Monday, January 23, 2006

Gifted Immigrant Kids

The Fort Worth Star-Telegram has a fascinating story about the representation of minority kids in gifted programs, though it's not fascinating for the reasons spelled out in the article (read it here).

The Birdville School District in Texas, the article notes, worries that minority students may not be represented at the right proportions in school gifted programs. Notes the article, "Birdville has identified about 8.3 percent of its students as gifted. But the district’s Hispanic students represent about 6.9 percent of gifted students while making up about 22.3 percent of the district’s 22,000 enrollment. Officials said they believe that Hispanics are underrepresented."

But then the article goes on to illustrate this point, not by profiling a gifted young Hispanic student who was passed over for the program, but by profiling a gifted young kid who immigrated with his family from Saudi Arabia -- and had no problem making the cut.

Young Khalid is in 6th grade. His father drives a taxi. His mother works at a department store. Both parents are trying to climb back up the economic ladder to the levels they occupied before immigrating (the father was a professor, the mother a tutor). But, tough circumstances or no, the family values education and has nurtured their son's gifts. The school noticed how well Khalid did in math and science. The article notes that he'd been an academic stand-out since first grade, despite his originally limited English. So he was invited to participate in the gifted program.

End of story. The article says kids like Khalid might fall through the cracks if Birdville wasn't looking, but it's not clear how. Which brings me to a different point than the one the article was making.

Those of us who've done a lot of research and interviewing in the field of gifted education soon notice that the families we're working with are as likely -- and sometimes more likely -- to be named Chang or Wzlovsky or Hussein as Smith. The biographies of Davidson Fellows show that children of immigrants, or immigrant children themselves, are far over-represented compared to their proportion of the population. Certainly, the group photos are more "diverse" than your average high school class! Immigrant families often come to America to prove themselves. They value education, nurture their children's gifts, and preach the gospel of hard work. That's a combo that's tough to beat.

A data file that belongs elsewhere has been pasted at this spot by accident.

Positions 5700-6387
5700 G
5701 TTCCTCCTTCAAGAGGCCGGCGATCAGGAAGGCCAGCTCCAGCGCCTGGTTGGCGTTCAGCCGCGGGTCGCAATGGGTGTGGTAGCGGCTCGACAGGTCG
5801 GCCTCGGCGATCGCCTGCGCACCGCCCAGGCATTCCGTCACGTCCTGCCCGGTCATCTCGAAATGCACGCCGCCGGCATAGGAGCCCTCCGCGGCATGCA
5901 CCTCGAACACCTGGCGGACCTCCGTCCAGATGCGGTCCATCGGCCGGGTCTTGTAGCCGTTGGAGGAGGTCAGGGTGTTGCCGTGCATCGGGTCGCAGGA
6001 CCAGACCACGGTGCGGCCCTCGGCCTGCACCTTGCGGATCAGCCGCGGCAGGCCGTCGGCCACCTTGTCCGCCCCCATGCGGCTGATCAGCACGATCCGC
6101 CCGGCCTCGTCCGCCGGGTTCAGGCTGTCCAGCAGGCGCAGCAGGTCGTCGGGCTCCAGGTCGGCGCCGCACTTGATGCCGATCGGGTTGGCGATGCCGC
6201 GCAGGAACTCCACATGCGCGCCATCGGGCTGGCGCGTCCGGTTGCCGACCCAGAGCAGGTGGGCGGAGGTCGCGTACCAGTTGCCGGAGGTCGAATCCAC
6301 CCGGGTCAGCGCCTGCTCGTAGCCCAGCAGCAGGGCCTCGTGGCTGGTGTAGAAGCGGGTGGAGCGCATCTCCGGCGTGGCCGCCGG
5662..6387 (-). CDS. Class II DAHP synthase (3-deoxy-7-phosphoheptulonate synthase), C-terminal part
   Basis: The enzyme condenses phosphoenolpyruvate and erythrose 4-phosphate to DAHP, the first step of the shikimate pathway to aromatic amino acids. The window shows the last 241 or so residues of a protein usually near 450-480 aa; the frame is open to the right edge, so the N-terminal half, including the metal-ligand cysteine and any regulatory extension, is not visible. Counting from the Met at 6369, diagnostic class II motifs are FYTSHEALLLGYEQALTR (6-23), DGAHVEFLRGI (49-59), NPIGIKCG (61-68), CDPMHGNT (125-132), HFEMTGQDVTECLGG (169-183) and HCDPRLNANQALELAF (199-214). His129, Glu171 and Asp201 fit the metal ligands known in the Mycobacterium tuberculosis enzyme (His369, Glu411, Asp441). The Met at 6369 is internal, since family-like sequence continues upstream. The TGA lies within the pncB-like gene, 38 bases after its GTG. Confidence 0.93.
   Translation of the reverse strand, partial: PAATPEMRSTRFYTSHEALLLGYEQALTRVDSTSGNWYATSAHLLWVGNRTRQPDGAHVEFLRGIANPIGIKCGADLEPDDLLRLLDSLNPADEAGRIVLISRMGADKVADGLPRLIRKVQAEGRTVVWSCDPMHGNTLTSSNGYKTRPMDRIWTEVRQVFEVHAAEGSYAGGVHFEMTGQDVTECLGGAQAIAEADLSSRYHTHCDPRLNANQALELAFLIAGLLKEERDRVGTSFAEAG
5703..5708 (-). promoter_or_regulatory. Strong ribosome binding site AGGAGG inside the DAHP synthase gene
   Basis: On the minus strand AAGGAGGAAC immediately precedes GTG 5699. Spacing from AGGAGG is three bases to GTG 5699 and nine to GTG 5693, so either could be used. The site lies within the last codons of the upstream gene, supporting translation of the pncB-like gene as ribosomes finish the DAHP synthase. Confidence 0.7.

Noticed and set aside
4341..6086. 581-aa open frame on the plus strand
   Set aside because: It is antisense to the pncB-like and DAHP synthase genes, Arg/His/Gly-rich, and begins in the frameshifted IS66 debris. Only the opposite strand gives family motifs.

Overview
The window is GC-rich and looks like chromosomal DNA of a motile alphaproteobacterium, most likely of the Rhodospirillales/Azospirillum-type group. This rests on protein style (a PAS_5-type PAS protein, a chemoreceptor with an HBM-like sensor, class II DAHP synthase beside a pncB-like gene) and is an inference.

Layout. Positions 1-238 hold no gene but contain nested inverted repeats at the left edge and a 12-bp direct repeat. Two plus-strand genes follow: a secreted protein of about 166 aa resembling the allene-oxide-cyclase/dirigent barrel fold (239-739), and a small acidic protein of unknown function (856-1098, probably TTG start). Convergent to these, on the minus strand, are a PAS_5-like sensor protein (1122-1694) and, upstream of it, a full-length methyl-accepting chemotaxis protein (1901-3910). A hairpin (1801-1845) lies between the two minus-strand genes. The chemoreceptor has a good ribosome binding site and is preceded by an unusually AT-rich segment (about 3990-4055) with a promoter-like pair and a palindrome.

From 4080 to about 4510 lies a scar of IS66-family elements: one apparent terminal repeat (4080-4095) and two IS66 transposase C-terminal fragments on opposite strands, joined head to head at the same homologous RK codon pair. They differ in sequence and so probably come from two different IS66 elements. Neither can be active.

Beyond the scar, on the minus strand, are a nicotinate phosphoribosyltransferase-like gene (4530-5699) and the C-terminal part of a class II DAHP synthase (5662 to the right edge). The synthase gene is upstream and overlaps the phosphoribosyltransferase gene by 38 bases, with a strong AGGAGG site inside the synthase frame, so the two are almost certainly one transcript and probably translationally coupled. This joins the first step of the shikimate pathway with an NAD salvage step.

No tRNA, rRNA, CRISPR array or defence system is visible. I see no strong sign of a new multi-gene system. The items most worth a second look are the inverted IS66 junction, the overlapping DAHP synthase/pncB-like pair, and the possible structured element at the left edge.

Which is why I'm less worried about the proportion of minority gifted students than some educators seem to be. Sure, nets should be cast wide. Selection should be made on more than one test score. And schools shouldn't make their gifted programs so big that they become an excuse to segregate all white students from their peers. But if you look at the true top 1% of students, you'll see as diverse a group of faces as anyone could want.


jason smith said...

Dear Laura

I agree with you that gifted kids are as diverse in abilities andinterests as any group you can find. However the under representation of black and hispanic children in gifted programs is a MAJOR problem in our country.

If we ignore for now the field of racial (racist?) genetics and assume that the chances of a hispanic child having the potential to be gifted is the same as any other then this article implies that children from the hispanic community in that area are not receiving from their families and the school system the environmnet needed for them to develop their abilities. That by itself is not a problem except for the fact that high educational achievement is the best correlation with career and financial success,as well as fulfillment in life. The importance of education in reaching these goals in our society only continues to increase.

Forcing quotas in gifted classes is clearly not a solution. However if the underlying problem that leads to so few hispanic and black children reaching gifted levels of educational performance continues it will lead to a permanent underclass in this country with these groups disproportionately overrepresented

Jason Smith

Janice G. said...

Education begins at home and so much of a child’s success in school is influenced by the home. I want to share the experience of a very successful charter school in south central Los Angeles, The Accelerated School, that serves inner-city Hispanics and African Americans. There is a huge waiting list to attend the school and those who do not obey the rules are expelled on the third violation. (There are very few expulsions). One of the conditions for enrollment is that the students’ parents have to spend a fixed number of hours at the school a month AND they have to sign off every evening that their child did his/her homework. It works well! The students are achieving and the parents are seeing first hand the value of supporting their learning. This is an example of how schools can help instill the value of learning and discipline in the home.